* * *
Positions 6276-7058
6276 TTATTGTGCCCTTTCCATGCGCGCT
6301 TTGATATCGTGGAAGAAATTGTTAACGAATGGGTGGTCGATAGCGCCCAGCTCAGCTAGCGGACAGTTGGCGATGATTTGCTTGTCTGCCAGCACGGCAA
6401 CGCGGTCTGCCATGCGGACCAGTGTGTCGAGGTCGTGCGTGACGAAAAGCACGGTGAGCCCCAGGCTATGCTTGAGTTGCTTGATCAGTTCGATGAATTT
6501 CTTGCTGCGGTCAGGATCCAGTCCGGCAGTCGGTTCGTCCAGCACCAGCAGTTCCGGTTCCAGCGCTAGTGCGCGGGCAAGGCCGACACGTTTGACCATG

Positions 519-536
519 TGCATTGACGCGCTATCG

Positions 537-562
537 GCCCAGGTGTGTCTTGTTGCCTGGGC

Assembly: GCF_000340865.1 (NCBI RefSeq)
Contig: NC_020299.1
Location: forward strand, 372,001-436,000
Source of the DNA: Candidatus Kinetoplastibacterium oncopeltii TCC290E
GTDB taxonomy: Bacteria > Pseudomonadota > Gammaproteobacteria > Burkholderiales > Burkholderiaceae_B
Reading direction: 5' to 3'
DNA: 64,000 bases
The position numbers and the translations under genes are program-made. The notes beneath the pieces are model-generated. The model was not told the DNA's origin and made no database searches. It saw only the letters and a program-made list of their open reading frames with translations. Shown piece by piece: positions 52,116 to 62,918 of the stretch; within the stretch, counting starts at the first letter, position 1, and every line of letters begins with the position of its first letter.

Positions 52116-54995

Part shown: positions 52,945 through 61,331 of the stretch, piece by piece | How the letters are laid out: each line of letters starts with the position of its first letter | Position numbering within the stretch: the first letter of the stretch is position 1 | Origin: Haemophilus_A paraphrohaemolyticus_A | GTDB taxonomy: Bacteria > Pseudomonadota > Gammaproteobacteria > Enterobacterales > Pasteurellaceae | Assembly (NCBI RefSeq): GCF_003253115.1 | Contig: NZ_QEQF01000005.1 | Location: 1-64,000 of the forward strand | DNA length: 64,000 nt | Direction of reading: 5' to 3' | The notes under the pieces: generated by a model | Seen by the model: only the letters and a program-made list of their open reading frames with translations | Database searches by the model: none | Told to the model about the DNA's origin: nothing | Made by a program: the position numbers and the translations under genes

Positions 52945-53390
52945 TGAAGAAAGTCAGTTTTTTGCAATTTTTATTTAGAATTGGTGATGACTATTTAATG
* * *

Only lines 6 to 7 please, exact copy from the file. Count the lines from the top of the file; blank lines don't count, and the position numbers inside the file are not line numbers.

Positions 519-536
519 TGCATTGACGCGCTATCG